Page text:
For most of human history, there had been general agreement that humans are special. We were the chosen ones and therefore we had to rule the whole world. Apparently, our ancestors were the ones that had eaten the forbidden fruit, that had enabled us to distinguish good and evil. This, today, might be understood as consciousness. How else could God punish us for our decisions, if they were not made consciously? If we were mere puppets, without free will, punishing us, would be unjust, since our decisions would have been made by something outside our control.

When René Descartes wrote his “Cogito, ergo sum” (I think, therefore I am), he determined that consciousness might be the crucial part in our understanding of being and reality. We might be able to question every detail in the world around us, but the fact that we notice our consciousness, gives us evidence of our existence. But the reach of this evidence is very limited. I think, therefore I am, has to do with me and my own realization. How would this enable me to come to the conclusion that you are conscious as well? It does not. Descartes took the humancentric view and determined that consciousness is something that is unique to humans and that no animal shares this ability.

I have a hard time following Descartes here. I always understood his sentence in a more radical way than he did. To me, “therefore I am”, was not so easily extended to “therefore you are” as it apparently was to Descartes. I always felt, that all I could be certain of was my own existence, extending it, was lacking the “clear” evidence of existence my consciousness provided me with. Of course, I am not saying no one besides me is conscious, but finding evidence for consciousness outside myself seems hard to find.

With or without evidence, we can see from Descartes reaction, that it is an easy step to see fellow human beings as being conscious. That might have a lot to do with our understanding of a common nature. The humans around me might be different beings, but they are a lot like me and therefore share most of my traits. But it seems much harder to find consciousness is something that is very different from myself.

To Descartes, animals could never develop consciousness and therefore could not suffer.

In the last decades, science has worked hard, to find some evidence of conscious behavior in other species. Most of us might have seen some video of apes recognizing themselves in a mirror, but there are other cases. Yet, most of these examples are focused on our own understanding of what it is, that makes us conscious. Recognizing ourselves in a mirror is closely related to recognizing our self via thinking. We expect animals to repeat our own tricks to determine, whether we are conscious or not.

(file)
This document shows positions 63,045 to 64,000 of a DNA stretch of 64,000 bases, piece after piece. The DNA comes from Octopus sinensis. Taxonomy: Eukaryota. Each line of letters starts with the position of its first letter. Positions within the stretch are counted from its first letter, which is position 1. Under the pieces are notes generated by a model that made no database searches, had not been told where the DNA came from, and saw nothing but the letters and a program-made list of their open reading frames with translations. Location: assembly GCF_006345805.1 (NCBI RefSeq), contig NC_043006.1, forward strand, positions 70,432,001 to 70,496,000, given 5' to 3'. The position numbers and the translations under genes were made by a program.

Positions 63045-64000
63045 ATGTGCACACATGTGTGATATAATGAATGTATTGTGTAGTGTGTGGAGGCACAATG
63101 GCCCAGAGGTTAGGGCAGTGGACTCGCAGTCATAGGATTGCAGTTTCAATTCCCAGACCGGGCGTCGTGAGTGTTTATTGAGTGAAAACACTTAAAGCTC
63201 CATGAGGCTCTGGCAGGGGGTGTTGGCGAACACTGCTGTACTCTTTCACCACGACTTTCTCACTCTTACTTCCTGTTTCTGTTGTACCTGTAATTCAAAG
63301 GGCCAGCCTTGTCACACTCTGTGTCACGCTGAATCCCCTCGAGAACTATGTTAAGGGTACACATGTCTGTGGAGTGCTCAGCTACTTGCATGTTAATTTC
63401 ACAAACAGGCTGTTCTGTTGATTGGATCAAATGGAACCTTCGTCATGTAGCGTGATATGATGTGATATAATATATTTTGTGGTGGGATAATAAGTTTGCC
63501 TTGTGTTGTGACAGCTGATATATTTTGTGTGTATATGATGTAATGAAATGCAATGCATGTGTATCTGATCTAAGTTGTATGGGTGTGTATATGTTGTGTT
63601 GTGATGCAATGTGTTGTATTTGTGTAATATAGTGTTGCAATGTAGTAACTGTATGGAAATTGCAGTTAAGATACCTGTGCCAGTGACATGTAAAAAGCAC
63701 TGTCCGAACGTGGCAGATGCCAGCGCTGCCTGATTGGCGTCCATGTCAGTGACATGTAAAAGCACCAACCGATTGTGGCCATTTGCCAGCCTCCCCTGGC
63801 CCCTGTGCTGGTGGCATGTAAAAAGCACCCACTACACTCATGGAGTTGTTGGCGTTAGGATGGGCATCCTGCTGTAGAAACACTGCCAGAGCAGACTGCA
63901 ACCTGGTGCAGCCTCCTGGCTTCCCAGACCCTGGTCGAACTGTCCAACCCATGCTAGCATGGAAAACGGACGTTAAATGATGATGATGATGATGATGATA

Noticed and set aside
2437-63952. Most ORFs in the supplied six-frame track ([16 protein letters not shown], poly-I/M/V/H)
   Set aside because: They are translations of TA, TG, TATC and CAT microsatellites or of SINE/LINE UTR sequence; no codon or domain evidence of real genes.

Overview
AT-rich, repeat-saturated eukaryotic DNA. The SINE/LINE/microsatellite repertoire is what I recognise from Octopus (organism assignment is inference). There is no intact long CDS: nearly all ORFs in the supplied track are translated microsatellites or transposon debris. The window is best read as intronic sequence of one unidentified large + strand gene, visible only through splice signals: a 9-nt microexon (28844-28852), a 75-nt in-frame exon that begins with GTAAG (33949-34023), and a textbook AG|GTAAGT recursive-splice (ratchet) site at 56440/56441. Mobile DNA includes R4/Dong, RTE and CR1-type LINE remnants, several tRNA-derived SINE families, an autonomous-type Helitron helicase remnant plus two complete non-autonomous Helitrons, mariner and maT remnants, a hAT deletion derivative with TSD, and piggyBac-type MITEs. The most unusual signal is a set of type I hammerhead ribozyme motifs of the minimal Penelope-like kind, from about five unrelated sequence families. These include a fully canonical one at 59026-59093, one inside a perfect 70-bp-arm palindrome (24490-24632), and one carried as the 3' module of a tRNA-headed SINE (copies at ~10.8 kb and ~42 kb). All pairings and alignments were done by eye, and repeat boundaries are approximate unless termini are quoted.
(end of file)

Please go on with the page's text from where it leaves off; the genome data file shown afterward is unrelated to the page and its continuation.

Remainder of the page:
But I think, that there is an issue with that. What makes us believe, that this is the only way to being conscious? What if – as a thought experiment – the nerve cells in my stomach have developed consciousness but they and I are not able to communicate, since there is no common language between us? We might never realize that the other side exists as a conscious entity as well. This is a mere thought experiment and I am not trying to start a new New-Age-movement of people who are trying to communicate with their other inner being. I am rather trying to address the issue of Artificial Intelligence and consciousness.

There is a big debate ongoing on what might happen, if computers ever develop consciousness and what the implications might be. The range of scenarios goes from paradise for everyone to instant doom. My guess would be, that we are not going to notice. Or maybe we might take notice, but only after quite some time and even then, the result might be inconclusive. To paraphrase our approach with apes – we might place the computer in from of a mirror and wait to see, whether he notices the green smudge on the case. But if his consciousness differs a lot from ours – something that would to be expected – his reaction would be unintelligible to us. Something might just seem odd. Or maybe everything just seems to be normal.

More interesting to me though, is the reaction of the conscious AI. Would he in turn consider us humans conscious? Or would the lack of understanding work both ways? Maybe the AI comes to a similar conclusion to Descartes in that it and his kind must be the only ones conscious. And then? How would we convince it otherwise? Communication can be a bitch. We have had thousands of years of side-by-side evolution and yet, we are happy if we understand that our dog needs to take a shit. Maybe that is the absolute extent of what can be translated between our two species. I am quite certain that our two cats are conscious, but that might be a romanticized idea. Could I give you a clear evidence? No, I couldn’t.

I am not saying that the outcome of a conscious AI is going to be good or bad. I have no idea of what might happen. I am saying that there might be a self-conscious AI already being out there, happily calculating π and dreaming of electric sheep and wondering why the hell it is the only conscious thing in the universe. I jut hope that religion and God are not the conclusions it is going to come up with. Religion is too messy, and it should stay out of the hands (?) of AI.